Preparing to Travel
We travel every year. The last few years, we've limited our journeys to a little village called Ojochal on the South Pacific Coast of Costa Rica. It's a place that we've gotten to know, a place where we've made good friends and a place where I can turn off and recharge.
There's something special about having a place that you're familiar with. You know where the grocery store is, the good restaurants are and the Sunday morning volleyball games are played. It's great to have friends that you renew each year and grow closer to as time moves on.
And we'll continue to visit our little corner of the jungle each year to refresh, re-energize and relax. This year we decided, however, that we need to get back to the excitement of exploring a new place.
Two years ago in Costa Rica, on a beautiful day by the pool, we made an extensive list of places we'd like to visit, including six priority locations. In 2 weeks, we're going to check off number one from that list!
One of the things that Melissa and I, as a couple, have placed tremendous importance on is exploration. Traveling to new places, trying new activities, new foods and drinks, and continuing to meet and make new friends. Sometimes this is hard to do, running a business, writing a book, teaching classes. Life gets in the way.
I'm so excited to fire up our travel exploration again by heading to Europe and visiting Austria and Germany. This area of the globe has long been high on my priority list as the vast majority of ancestors are German (Prussian to be exact.)
In preparing to leave, I spent quite a bit of time on ancestry.com (which truly is a black hole so be careful) searching for my roots. I was able to find where virtually everybody came from (they left Prussia between 1843 and 1865 or so). They were from small farming villages north and northwest of Berlin. And when I say small, I mean tiny. And it's not just my dad's side or my mom's side, but both sides came from the region, some even from the same town!
I was able to trace back to a gentleman named Anstatt Lingenfelder who was born in 1520. He's my 11th great grandfather and was a winemaker. Fourteen generations later, they are still making wine. In fact, I've been emailing with his descendant Rainer, hoping for the opportunity to meet him and his family at their winery during the trip.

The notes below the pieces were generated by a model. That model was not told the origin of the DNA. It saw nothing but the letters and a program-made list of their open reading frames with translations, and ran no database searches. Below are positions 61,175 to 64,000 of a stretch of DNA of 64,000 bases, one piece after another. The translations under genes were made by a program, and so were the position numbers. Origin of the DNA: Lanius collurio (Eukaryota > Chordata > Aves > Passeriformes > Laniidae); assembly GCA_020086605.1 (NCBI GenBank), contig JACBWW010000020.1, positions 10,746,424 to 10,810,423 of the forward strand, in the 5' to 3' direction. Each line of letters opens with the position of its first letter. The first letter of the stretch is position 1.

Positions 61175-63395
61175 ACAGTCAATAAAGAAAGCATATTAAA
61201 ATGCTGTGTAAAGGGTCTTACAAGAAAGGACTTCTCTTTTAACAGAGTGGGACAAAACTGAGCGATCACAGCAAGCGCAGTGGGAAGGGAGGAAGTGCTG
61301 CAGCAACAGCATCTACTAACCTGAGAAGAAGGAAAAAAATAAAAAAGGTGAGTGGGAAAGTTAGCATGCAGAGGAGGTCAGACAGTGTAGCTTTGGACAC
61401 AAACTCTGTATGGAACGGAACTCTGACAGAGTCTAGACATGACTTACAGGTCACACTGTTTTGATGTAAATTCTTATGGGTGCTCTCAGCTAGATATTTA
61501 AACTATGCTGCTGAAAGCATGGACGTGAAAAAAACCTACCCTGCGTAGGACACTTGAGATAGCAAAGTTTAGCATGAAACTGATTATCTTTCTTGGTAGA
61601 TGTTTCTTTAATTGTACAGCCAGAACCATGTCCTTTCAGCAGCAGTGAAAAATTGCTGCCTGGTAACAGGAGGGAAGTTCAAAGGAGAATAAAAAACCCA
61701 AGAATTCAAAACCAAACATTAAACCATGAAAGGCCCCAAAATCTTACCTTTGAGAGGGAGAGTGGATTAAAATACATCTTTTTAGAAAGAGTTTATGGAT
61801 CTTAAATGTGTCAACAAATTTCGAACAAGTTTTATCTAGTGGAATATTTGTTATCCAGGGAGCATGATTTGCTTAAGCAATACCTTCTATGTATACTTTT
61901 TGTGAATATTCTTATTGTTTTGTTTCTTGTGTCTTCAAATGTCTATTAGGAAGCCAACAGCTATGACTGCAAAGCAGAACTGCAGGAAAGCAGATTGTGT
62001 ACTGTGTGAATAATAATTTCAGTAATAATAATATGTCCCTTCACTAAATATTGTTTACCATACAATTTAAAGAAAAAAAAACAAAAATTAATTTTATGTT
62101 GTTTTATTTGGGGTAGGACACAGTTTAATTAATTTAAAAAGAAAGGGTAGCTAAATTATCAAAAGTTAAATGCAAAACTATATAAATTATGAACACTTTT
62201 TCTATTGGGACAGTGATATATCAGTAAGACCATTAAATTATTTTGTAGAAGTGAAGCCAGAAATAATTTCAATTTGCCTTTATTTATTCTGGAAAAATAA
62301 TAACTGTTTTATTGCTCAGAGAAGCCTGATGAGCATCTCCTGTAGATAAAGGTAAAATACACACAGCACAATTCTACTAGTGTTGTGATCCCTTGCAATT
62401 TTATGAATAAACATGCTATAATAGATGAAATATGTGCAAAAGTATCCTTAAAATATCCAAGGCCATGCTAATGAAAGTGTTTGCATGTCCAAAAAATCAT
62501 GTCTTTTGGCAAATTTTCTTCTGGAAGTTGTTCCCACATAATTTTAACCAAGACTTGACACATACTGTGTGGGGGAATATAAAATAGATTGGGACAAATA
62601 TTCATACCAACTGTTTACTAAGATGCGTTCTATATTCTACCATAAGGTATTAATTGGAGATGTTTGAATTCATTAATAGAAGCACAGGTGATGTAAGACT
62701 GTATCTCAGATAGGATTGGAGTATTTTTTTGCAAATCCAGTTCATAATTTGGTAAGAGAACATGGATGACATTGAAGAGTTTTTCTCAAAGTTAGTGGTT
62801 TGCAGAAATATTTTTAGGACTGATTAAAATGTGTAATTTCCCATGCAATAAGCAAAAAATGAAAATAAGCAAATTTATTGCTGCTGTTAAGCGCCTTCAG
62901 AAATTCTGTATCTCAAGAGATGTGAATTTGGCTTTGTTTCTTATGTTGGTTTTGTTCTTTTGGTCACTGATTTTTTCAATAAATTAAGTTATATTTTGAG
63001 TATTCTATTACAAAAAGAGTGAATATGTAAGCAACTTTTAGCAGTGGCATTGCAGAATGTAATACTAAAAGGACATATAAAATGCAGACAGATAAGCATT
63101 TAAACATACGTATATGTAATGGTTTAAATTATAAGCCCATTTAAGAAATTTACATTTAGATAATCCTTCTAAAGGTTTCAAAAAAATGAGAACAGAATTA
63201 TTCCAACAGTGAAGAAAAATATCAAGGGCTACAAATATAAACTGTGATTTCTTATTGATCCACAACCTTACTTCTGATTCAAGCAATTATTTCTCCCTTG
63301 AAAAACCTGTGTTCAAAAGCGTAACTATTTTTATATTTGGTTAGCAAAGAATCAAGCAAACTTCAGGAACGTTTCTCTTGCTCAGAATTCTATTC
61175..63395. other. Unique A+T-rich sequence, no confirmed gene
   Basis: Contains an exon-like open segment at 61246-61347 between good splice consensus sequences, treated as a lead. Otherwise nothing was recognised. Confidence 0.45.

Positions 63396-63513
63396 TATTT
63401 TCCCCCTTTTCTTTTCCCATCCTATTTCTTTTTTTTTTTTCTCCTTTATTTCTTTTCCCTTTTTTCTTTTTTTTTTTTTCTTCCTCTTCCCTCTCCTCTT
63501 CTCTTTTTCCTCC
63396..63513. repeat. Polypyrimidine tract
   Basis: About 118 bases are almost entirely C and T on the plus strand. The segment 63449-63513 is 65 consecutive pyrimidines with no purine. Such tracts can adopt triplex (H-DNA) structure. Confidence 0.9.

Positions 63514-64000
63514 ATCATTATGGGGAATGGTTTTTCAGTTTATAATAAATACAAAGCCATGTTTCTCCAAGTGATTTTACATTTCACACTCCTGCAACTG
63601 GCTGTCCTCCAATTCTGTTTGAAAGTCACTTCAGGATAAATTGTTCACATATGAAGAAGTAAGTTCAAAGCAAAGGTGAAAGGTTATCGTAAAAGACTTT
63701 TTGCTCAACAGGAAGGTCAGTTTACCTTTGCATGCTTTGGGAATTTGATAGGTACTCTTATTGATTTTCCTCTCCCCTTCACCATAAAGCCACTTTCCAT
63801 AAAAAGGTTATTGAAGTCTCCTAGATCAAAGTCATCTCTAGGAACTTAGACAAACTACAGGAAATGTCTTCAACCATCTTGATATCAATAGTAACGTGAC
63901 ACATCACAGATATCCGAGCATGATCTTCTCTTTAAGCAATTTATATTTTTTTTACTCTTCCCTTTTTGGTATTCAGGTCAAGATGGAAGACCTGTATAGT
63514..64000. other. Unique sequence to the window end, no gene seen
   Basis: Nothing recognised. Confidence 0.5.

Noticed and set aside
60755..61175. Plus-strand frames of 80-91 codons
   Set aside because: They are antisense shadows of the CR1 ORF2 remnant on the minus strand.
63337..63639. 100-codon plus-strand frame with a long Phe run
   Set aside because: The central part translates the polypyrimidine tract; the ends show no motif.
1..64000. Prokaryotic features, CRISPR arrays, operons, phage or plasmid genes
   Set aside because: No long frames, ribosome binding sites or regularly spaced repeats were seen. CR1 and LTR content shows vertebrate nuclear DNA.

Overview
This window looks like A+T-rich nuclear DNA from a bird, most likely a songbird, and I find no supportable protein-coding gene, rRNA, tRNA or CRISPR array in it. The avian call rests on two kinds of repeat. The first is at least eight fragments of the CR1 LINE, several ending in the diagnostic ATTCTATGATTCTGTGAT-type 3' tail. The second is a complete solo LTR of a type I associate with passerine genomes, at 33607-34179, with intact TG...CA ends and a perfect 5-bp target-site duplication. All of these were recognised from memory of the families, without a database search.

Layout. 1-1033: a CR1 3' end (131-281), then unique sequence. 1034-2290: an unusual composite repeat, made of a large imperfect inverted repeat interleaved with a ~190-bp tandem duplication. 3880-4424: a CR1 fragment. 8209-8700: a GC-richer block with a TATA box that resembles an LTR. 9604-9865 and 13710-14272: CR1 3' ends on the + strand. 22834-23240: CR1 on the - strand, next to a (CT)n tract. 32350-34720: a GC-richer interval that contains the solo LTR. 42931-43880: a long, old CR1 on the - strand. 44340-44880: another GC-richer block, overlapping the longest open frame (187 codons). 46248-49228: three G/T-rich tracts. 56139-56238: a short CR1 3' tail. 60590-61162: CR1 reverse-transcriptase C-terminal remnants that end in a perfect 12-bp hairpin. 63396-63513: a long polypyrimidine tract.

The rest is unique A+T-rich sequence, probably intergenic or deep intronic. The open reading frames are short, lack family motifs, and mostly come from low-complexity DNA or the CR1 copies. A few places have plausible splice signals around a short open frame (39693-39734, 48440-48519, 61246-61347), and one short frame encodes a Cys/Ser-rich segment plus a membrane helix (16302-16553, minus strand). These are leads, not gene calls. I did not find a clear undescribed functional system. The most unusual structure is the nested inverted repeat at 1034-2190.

And Melissa has some ancestors in Germany as well (although most of her people come from England and Ireland) and we'll be traveling through that region too!
I've also been reading a memoir written by a gentleman who was a soldier with my dad during World War II. It documents their journey from Deep South Mississippi for training to landing in Marseille France, fighting through France and Germany and ending up in Berlin. That was one amazing (and cold) journey those brave men went through, and I'm enjoying every minute taking in the history. As I read, I'm referring to Google Maps to see where we'll be crossing over which is in quite a few places.
I have several photos my dad took while he was over there and I've been able to find the villages on the map and intend on visiting them to re-take the photos from the same perspectives. I can't wait to stand in the same places that he stood 73 years ago with camera in hand.
Planning this trip has certainly got the exploration juices flowing, and we're looking beyond Europe to our 50th birthday trip next year. Where's it going to be? We'll figure that out soon.
I firmly believe that travel opens our minds and helps us to see people as people, not us versus them. It humanizes us. Mark Twain said that travel is fatal to prejudice, bigotry, and narrow-mindedness. Right now would be a great time for our entire country to go on holiday and learn, understand and experience this, because Twain truly got it right!